This process of comparing wish with actuality, of sensing error and then correcting it by the precise application of an opposing force enables us to stand erect. Walking or balancing on one leg is more difficult and takes longer to learn; riding a bicycle is even trickier, but this also can become second nature through the same active control process which keeps us upright.

It is worth emphasizing the subtle mechanisms involved in simply standing in one place. If, for instance, when the deck beneath us tilts slightly, the correcting force applied by our muscles is too great, we shall be driven too far the other way; over-anxious compensation might then swing us suddenly in the original direction of the tilt, setting up an oscillation which could topple us or at the least frustrate our wish to stay upright. Such instabilities or oscillations in cybernetic systems are all too common. There is a pathological condition known as ‘intention tremor’. With this the unfortunate sufferer who tries to pickup a pencil overreaches his target, over-compensates and swings too far the other way, oscillating back and forth in the frustrating failure to achieve a simple aim. It is not enough merely to oppose a force which is pushing us away from our goal; we must, smoothly, precisely, andcontinuously, match the power of the opposition if we are to keep to our purpose.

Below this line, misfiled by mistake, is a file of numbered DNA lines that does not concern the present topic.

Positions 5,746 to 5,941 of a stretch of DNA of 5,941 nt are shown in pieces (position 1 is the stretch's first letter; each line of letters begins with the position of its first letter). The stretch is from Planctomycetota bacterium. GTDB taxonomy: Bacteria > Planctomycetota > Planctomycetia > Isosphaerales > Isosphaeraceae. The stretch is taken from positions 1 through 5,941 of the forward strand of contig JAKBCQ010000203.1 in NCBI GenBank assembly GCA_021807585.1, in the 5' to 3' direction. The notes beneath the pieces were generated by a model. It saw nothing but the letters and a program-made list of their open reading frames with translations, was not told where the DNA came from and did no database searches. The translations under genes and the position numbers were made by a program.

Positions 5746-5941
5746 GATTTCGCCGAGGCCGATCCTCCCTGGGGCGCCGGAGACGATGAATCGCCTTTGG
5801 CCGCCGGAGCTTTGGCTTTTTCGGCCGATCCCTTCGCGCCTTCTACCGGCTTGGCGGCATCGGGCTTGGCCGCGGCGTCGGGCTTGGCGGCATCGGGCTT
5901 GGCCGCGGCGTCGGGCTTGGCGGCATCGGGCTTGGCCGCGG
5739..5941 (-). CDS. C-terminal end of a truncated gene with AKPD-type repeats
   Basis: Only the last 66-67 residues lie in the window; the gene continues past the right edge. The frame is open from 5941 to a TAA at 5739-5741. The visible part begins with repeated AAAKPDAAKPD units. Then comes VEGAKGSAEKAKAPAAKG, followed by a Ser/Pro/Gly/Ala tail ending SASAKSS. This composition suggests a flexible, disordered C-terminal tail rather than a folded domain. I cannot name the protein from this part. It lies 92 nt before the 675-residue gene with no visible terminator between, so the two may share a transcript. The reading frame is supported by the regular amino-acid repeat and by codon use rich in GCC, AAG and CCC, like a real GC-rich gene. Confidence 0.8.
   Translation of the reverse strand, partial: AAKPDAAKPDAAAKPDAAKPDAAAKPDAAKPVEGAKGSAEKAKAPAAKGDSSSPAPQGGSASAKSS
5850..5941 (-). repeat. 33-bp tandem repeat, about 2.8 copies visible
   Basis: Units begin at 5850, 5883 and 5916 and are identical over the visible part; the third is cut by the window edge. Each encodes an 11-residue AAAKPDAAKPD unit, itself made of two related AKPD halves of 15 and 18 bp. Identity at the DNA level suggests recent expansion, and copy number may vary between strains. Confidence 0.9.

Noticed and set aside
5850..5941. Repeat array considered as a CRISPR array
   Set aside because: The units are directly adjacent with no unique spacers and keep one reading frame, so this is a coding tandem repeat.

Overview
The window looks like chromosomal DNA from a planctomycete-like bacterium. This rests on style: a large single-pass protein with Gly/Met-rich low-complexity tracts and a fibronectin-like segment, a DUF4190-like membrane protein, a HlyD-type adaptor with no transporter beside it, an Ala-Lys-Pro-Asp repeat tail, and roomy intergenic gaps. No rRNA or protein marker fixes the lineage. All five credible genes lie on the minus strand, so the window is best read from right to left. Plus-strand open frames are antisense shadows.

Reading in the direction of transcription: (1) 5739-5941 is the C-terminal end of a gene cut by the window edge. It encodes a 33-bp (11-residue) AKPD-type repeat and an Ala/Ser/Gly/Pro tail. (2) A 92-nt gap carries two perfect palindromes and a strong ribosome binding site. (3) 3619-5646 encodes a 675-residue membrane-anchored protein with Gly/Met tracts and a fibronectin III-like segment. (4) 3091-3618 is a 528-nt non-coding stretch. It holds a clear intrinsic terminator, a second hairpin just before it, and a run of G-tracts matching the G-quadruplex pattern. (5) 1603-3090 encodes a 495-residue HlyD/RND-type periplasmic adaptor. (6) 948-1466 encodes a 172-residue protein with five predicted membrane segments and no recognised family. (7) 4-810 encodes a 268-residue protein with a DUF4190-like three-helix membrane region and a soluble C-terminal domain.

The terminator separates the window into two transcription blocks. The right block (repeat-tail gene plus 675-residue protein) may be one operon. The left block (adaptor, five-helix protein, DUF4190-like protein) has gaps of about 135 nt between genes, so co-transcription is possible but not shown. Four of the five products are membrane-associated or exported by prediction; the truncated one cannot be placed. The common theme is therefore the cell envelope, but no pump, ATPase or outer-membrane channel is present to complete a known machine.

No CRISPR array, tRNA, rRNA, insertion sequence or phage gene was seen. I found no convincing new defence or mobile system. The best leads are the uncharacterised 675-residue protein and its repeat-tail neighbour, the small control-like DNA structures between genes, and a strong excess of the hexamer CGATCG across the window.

What, you may be wondering, has all this to do with Gaia? Possibly a great deal. One of the most characteristic properties of all living organisms, from the smallest to the largest, is their capacity to develop, operate, and maintain systems which set a goal and then strive to achieve it through the cybernetic process of trial and error. The discovery of such a system, operating on a global scale and having as its goal the establishment and maintenance of optimum physical and  {46}  chemical conditions for life, would surely provide us with convincing evidence of Gaia's existence.